By Tom Winnifrith, The Sheriff of AIM | Tuesday 17 November 2015
Disclosure: I have no positions in any stocks mentioned, and no plans to initiate any positions within the next 72 hours. I wrote this article myself, and it expresses my own opinions. I am not receiving compensation for it (other than from ShareProphets). I have no business relationship with any company whose stock is mentioned in this article.
Ben has produced yet another truly awful piece on Gulf Keystone GKP) today, Flip Flop is a stale long and wrong bull, I have called it spot on as a sell from 180p down to today’s 25.75p. But his offering today “facts about Gulf Keystone’s debt” is not based on fact and makes assertions that are ludicrous.
After my Gulf Keystone (GKP) piece last week (HERE) drew the predictable furious response from Winnifrith (HERE), I’ve been looking into the company’s numbers in a bit more detail. There’s no denying that Gulf is teetering on the edge. However, it is not dead yet. Although it has little to no room for error, so long as the Kurds keep up their regular payments, it is possible that Gulf will be able to pay down its debt and refinance its balance sheet by April 2017. A broker note found its way into my inbox today, broadly supporting this view. It contained some interesting observations on Gulf’s debt position worth sharing.
I would mention which broker released the note, but this firm has been unnecessarily pissy with ShareProphets in the past about publishing its work. No doubt, the note is circulating on the Internet, but the key points about Gulf’s debt are as follows:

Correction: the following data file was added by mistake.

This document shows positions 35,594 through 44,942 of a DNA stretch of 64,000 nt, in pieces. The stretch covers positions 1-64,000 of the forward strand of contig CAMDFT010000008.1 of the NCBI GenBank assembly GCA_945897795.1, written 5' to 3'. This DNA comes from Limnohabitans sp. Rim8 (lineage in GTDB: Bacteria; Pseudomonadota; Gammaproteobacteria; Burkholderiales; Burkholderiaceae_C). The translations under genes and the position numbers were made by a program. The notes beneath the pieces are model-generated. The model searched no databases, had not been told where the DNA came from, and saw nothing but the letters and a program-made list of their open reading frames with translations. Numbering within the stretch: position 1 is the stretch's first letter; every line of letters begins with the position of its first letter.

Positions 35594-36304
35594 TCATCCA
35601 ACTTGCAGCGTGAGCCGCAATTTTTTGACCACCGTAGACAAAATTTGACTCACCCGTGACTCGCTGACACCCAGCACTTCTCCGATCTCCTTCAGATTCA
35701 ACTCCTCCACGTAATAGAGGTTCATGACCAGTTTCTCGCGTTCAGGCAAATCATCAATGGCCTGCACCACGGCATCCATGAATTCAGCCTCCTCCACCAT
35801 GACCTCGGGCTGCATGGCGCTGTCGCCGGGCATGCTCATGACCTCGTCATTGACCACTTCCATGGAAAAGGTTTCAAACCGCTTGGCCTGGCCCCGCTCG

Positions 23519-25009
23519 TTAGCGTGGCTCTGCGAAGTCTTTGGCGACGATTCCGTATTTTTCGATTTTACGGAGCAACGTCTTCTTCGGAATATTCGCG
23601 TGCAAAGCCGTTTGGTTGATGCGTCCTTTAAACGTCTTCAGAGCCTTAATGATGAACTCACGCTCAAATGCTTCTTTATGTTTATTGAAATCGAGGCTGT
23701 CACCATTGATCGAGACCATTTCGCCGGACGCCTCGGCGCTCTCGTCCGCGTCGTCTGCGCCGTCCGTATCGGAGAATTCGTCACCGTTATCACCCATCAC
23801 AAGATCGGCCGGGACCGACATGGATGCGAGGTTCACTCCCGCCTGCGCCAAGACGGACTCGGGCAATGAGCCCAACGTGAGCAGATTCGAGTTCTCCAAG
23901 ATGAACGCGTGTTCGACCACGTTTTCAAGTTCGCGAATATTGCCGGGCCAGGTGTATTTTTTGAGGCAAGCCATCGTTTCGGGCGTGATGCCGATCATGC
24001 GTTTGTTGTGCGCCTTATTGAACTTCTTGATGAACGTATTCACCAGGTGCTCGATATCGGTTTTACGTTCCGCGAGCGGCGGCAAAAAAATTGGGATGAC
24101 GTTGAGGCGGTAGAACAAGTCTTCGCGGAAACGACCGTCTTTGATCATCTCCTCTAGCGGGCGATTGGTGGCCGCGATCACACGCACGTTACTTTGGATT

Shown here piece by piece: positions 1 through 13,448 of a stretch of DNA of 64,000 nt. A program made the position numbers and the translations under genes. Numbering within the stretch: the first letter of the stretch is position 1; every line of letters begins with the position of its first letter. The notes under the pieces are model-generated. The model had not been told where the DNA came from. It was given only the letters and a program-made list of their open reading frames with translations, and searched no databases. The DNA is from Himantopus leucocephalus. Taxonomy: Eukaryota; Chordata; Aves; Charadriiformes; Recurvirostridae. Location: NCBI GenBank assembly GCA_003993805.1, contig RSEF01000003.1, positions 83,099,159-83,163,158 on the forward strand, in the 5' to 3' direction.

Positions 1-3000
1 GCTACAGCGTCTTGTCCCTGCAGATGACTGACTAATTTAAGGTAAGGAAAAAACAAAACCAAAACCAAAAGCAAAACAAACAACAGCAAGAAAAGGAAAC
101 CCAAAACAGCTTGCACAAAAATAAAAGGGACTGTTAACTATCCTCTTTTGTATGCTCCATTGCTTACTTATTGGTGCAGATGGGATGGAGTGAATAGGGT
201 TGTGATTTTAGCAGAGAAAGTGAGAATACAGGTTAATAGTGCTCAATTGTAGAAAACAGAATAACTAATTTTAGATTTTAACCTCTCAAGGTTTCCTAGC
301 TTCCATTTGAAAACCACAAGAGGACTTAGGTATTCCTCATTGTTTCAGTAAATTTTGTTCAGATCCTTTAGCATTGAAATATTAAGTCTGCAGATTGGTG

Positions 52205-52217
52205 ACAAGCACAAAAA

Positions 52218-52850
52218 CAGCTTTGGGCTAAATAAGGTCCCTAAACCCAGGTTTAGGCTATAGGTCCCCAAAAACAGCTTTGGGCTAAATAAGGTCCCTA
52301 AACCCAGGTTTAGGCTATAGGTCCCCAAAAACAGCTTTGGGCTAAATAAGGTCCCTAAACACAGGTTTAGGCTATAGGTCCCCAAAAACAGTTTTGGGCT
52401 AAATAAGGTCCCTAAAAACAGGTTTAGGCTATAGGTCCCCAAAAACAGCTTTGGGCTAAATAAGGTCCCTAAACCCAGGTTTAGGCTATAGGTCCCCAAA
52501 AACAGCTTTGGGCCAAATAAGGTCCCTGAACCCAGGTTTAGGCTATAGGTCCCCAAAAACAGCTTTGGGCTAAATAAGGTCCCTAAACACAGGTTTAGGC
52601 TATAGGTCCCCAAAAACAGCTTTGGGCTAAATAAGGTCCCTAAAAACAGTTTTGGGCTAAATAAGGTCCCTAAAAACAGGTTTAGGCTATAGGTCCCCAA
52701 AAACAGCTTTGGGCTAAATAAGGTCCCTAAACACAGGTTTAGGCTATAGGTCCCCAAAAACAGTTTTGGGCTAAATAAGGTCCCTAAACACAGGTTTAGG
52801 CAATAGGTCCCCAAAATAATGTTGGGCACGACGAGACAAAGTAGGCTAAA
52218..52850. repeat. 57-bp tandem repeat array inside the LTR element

Let’s start with the cash balance – that was before a half year interest payment. The most recent statement of cash was 23 October - $48.6 million. I suggest Ben that you fail #factcheck on that one, or rather you state a misleading fact.
Then let’s come to the payments from the Kurds which run at $12 million a month net to Gulf. It also has costs which run at c$9 million a month. So over the next six months assuming the Kurds play ball you will see a net operating inflow of $18 million before interest payments of $26.4 million kick in again. In other words by April 2016 cash will be down at $40.2 million. Six months later it will be at $31.8 million. In other words even if the Kurds keep making payments by October next year Gulf will be in default on its bonds. #factcheck flip flop.
Finally lets come to the most ridiculous statement made by young Ben “so long as the Kurds keep up their regular payments, it is possible that Gulf will be able to pay down its debt and refinance its balance sheet by April 2017”. What utter crap. Even with the Kurds playing ball, after interest costs Gulf is burning cash. How on earth can flip flop think that Gulf can thus pay down its debt?
It cannot. There is more chance of me shagging Cheryl Cole and Rita Ora as well as that blond halfwit who co-presents XFactor, all by close of play today than of Gulf repaying a cent of its debt when it falls due. The only question is whether Gulf breaches its bond covenants beforehand.
This is why the 6.25% bonds yield 17% and the 13% bonds yield 21%. Bondholders know that they are unlikely to get all their money back which tells you that equity holders face wipeout.
Please ignore long and wrong for yonks Turney. The shares remain a storming sell with a (generous) target of 10p but quite possibly this is a zero.
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